★★★ / ★★★★
An argument can be made that there is no movie here, let alone a strong story that is worth the emotional journey. But leave it to shock maestro Gaspar Noé to create an unadulterated sensory experience from a near-nothing. I found “Climax” to be hypnotic, brave, and free. We are not meant to care about any of the characters on screen so long as they move their bodies and create amazing shapes and contortions. It cannot be denied that it is exactly the film that the filmmaker wanted to make. And for that, it is certainly worth seeing.
The work is divided into two halves: a relatively tame party after a successful dance rehearsal followed by the aftermath of drinking sangria spiked with LSD. But before the first half begins, we sit through various interview tapes of the dancers who may or may no live through the night in question. We learn about their attitudes about sex, sexuality, sensuality, drugs, country of origin, and America. We get a strong impression of how much they value being able to express themselves through dance. One of the dancers claims that if she could not dance any longer, she would commit suicide. As we see her dance for the first time, we realize she is dead serious.
It is apparent there is a strong partnership between Noé and choreographer Nina McNeely, proven by the first dance sequence seemingly shot in one take. It is amazing how every performer is ready to shuffle in and out of the shot as they execute eyebrow-raising moves. It is a joy and a surprise to watch because, for example, a dancer who comes across a bit stiff thirty seconds prior can suddenly return to the middle of the frame so soft and pliant. It makes the viewer question whether potentially erroneous moments were actually done on purpose in order to subvert expectations. Furthermore, notice that although the dance is focused on limbs and torsos being thrown about, performers always have strong emotions on their faces. This sequence alone requires repeated viewing; it is that impressive.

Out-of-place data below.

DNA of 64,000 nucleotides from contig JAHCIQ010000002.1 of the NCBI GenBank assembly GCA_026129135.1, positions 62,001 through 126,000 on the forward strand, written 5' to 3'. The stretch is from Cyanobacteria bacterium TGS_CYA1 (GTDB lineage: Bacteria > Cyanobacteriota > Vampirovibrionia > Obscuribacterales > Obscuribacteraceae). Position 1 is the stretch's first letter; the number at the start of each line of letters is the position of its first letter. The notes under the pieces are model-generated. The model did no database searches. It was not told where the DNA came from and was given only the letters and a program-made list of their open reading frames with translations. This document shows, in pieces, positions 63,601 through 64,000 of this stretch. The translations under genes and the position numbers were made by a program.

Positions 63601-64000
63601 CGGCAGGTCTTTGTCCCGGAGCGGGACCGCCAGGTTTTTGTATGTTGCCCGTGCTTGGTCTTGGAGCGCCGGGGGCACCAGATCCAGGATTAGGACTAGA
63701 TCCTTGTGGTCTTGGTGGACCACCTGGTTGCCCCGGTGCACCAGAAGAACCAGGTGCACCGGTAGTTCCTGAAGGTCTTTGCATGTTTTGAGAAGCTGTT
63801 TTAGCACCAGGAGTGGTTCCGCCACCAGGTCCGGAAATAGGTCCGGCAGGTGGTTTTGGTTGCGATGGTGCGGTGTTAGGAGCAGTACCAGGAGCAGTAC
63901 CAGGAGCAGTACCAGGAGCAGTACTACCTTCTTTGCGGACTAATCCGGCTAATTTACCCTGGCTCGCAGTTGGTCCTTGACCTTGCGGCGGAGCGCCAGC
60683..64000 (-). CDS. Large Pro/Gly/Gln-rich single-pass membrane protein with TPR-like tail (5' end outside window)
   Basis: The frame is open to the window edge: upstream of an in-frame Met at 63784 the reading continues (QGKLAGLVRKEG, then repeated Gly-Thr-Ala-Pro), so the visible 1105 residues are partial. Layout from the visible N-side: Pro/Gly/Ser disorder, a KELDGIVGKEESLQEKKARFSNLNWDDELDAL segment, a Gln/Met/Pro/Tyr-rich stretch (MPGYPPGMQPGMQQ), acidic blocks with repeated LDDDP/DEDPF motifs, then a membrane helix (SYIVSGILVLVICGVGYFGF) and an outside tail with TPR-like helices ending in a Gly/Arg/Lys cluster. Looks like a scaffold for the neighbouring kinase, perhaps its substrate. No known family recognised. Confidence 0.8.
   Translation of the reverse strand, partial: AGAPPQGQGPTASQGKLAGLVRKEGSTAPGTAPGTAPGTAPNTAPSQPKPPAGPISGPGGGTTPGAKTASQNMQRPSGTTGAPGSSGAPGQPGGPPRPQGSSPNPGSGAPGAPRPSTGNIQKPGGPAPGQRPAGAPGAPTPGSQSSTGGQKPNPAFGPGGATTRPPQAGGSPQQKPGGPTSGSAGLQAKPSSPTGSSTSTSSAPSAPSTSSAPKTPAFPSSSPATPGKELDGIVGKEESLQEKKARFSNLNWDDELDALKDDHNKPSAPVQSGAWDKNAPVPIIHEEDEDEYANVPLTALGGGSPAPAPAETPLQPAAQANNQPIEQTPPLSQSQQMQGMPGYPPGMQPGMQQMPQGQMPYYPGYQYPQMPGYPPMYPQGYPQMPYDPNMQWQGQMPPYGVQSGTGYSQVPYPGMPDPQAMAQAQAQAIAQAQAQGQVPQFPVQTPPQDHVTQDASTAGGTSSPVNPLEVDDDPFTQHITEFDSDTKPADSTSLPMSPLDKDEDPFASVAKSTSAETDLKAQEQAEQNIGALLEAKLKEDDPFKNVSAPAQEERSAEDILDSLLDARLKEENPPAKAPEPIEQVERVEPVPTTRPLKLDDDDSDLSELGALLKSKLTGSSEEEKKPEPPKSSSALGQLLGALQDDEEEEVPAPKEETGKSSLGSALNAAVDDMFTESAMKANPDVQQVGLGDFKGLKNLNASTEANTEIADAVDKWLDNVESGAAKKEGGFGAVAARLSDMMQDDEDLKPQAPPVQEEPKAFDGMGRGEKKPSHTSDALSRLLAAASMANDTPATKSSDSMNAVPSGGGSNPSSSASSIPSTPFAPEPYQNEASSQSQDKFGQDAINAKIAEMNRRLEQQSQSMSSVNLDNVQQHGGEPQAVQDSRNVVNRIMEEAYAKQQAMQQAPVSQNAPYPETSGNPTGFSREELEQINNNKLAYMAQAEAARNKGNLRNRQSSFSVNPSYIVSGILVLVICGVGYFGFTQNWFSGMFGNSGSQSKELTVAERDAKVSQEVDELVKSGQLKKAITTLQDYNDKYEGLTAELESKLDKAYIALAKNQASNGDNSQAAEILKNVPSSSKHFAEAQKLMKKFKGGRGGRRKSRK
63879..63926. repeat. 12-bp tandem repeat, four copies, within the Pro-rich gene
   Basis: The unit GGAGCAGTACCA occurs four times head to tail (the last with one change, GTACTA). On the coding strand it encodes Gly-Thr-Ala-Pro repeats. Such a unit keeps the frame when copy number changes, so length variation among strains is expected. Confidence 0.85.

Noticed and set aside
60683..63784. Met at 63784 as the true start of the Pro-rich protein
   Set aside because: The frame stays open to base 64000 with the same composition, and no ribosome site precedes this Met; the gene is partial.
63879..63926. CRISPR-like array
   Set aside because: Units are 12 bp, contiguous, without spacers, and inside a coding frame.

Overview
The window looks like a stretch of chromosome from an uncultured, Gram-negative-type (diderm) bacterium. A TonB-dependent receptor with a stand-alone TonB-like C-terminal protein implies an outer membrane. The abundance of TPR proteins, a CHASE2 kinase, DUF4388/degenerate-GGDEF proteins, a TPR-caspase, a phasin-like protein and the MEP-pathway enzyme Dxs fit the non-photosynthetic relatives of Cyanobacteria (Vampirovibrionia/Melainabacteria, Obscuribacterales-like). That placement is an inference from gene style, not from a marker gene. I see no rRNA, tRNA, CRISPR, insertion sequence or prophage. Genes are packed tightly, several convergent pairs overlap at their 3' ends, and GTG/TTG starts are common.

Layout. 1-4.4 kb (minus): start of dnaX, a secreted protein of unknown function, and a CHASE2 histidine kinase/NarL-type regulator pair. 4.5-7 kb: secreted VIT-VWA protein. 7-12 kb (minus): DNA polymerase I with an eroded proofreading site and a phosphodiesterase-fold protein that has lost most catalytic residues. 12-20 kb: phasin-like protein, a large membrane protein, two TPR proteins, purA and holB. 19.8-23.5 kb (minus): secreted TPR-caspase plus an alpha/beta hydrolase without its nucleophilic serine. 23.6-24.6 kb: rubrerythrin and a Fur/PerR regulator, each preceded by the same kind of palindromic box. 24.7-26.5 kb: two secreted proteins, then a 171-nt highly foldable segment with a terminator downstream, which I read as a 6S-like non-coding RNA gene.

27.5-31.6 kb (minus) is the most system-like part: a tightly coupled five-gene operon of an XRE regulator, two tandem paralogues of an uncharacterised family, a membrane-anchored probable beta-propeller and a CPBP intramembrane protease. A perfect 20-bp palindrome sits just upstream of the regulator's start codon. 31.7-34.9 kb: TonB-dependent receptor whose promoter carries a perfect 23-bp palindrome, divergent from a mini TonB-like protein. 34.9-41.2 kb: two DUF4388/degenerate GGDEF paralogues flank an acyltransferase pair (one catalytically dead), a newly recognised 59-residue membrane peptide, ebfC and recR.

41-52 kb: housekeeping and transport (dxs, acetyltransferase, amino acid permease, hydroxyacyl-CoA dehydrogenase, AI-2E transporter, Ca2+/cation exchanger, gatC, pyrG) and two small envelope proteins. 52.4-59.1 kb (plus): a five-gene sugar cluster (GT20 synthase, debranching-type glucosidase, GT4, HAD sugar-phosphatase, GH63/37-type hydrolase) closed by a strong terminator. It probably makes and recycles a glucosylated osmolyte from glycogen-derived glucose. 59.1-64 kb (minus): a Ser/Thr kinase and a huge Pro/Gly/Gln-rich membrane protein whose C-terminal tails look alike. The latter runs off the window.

There are no characters, but there are personalities. A few standouts include a mother (Claude-Emmanuelle Gajan-Maull) of a little boy (Vince Galliot Cumant) who is suspected of having drugged the drinks simply because she was the one who prepared it, the man who would not stop bragging about his sexual conquests (Romain Guillermic) which earns him the title of being a “ticket to an STD,” the siblings who clash (Giselle Palmer, Taylor Kastle) when the subject of personal freedom is broached, and the woman we see during the opening shot (Souheila Yacoub) as she crawls through the snow while drenched in blood. Every one of these subjects is followed by the camera at some point without compromise. Showing people experiencing a high is one thing—so many filmmakers do this. But to show paralyzing repercussions through the lens of realism is another. At times the movie works as a horror film.
Noé is strongest when constructing a claustrophobic chamber piece. While “Climax” is not his strongest work, it is still a cut above generic filmmaking so often constrained by plot and the need to create characters worth rooting for. Not here. What matters is that we have a reaction to it. If you walk away from this film and finding yourself not having an impression or an opinion, you are dead inside. The movie’s purpose, I think, is to provoke. Get on.